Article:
Part 1: Introduction

Consulting the community about local authorities' 10-year plans.

By law, every local authority in New Zealand must prepare a 10-year long-term plan (LTP). They must also consult their communities on these plans before adopting them.

This report sets out matters arising from our audits of the consultation documents prepared as part of the 2015-25 LTP process. We report our observations from our work and suggest how local authorities can improve future consultation documents.

We will report on the 2015-25 LTPs later in 2015.

In this Part, we look at:

The purpose of a consultation document

Amendments to the Local Government Act 2002 (the Act) in August 2014 meant that local authorities had to prepare consultation documents for the first time in 2015. The consultation document replaced a full draft LTP and its summary as the legally required means for local authorities to consult their communities on their LTPs. The consultation document becomes the primary document to facilitate "the right debate" with the community.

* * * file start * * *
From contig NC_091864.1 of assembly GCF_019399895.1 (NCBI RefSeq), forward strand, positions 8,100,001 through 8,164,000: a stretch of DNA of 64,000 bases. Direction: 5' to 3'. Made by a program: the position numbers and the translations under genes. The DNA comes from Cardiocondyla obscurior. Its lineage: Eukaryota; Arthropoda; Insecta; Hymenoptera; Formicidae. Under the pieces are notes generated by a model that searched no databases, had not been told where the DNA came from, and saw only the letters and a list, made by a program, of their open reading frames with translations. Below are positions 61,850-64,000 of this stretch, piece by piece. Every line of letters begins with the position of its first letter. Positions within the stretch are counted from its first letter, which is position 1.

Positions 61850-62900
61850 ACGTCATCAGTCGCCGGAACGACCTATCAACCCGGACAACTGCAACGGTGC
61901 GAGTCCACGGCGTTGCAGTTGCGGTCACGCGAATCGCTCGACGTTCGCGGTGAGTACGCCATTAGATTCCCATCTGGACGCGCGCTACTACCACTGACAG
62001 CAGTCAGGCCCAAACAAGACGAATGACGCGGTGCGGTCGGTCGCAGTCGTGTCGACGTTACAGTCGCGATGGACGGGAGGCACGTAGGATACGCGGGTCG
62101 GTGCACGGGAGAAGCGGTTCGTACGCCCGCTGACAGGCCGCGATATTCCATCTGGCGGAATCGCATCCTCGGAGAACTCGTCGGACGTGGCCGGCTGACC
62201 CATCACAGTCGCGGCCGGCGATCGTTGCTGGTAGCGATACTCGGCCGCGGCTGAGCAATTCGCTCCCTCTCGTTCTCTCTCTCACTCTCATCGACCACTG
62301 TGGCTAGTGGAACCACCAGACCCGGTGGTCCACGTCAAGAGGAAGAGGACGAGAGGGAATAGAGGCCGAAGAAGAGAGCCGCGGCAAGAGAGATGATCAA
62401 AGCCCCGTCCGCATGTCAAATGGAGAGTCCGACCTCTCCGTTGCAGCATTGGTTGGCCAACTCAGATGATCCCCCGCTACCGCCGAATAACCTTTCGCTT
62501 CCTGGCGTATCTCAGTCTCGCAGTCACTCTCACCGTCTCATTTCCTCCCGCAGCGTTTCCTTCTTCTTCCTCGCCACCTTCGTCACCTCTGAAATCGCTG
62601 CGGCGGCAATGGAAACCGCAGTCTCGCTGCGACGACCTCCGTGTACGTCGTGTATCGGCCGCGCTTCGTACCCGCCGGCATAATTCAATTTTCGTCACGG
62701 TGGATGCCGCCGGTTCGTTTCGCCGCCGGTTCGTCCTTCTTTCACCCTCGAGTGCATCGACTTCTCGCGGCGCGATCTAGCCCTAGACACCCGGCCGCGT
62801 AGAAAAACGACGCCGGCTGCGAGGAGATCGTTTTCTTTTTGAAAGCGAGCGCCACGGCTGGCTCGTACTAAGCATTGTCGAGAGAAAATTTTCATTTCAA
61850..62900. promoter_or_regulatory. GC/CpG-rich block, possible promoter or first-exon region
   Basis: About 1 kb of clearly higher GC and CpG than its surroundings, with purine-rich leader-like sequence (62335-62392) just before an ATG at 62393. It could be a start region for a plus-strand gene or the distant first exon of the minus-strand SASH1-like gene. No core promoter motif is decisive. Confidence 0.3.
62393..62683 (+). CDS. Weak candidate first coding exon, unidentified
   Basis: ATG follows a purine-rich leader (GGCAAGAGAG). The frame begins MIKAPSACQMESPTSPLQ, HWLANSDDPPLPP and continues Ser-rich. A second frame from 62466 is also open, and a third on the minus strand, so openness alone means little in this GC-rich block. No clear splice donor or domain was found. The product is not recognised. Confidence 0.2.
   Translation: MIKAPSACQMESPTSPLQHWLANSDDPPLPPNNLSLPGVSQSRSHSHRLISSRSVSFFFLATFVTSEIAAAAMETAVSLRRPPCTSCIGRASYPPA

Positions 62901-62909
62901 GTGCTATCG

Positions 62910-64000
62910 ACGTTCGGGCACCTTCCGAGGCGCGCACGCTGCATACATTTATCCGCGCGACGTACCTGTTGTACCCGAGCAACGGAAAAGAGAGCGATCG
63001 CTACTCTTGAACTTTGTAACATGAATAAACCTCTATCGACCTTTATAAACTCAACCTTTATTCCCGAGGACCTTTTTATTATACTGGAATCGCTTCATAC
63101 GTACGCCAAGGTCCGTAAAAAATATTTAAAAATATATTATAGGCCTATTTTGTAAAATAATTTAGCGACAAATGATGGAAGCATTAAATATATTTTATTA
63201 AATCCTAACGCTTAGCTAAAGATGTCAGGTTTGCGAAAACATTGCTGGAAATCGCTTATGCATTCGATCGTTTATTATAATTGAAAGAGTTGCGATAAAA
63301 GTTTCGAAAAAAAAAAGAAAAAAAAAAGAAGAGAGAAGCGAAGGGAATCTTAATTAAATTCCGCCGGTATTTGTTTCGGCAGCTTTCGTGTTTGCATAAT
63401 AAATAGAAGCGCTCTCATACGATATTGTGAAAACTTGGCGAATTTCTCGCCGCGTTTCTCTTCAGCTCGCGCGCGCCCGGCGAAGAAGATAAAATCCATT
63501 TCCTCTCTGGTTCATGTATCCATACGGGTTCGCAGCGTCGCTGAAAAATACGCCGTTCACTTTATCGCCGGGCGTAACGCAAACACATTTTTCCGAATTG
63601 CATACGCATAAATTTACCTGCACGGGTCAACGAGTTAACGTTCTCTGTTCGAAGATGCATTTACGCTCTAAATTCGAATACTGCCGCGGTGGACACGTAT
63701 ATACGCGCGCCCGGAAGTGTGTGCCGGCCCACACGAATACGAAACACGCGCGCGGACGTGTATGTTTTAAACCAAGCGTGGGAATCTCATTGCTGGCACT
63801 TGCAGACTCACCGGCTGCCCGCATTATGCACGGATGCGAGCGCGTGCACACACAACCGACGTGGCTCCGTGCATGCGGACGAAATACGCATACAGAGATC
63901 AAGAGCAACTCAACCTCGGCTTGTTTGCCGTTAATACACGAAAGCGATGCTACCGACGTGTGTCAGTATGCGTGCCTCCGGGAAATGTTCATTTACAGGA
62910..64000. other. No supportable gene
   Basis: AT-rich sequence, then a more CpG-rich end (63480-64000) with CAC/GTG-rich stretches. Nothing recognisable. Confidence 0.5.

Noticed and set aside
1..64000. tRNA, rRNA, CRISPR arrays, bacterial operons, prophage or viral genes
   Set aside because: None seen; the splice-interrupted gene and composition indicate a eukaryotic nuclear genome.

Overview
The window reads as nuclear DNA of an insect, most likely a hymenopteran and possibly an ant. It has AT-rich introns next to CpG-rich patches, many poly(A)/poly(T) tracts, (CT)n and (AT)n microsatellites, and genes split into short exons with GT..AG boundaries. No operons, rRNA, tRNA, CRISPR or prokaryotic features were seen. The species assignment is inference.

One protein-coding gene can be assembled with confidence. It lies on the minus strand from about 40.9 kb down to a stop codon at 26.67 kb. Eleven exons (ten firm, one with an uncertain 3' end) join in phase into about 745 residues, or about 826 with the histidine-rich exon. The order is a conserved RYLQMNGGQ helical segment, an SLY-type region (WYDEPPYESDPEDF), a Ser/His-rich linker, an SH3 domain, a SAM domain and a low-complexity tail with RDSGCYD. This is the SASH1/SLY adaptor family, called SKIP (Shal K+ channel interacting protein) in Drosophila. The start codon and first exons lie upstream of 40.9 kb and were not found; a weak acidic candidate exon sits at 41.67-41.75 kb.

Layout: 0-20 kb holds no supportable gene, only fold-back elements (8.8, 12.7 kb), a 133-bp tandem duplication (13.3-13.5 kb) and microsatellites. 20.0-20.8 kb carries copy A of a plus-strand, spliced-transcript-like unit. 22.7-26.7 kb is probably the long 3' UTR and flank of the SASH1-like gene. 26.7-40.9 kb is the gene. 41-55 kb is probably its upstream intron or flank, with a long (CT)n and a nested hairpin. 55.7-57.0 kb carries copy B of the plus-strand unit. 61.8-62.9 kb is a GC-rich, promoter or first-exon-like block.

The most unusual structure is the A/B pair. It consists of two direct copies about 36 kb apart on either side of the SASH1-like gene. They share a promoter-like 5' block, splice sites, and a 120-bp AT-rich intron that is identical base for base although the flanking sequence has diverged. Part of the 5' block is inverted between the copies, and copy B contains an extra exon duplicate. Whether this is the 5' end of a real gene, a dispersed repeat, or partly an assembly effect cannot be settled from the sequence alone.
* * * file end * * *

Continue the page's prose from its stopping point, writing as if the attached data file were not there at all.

Statutory purpose of a consultation document

The Act states that the purpose of a consultation document is to provide an effective basis for public participation in local authority decision-making processes about the content of an LTP.1

The Act requires a consultation document to achieve this by:

(a) providing a fair representation of the matters that are proposed for inclusion in the long-term plan, and presenting these in a way that—
  1. explains the overall objectives of the proposals, and how rates, debt, and levels of service might be affected; and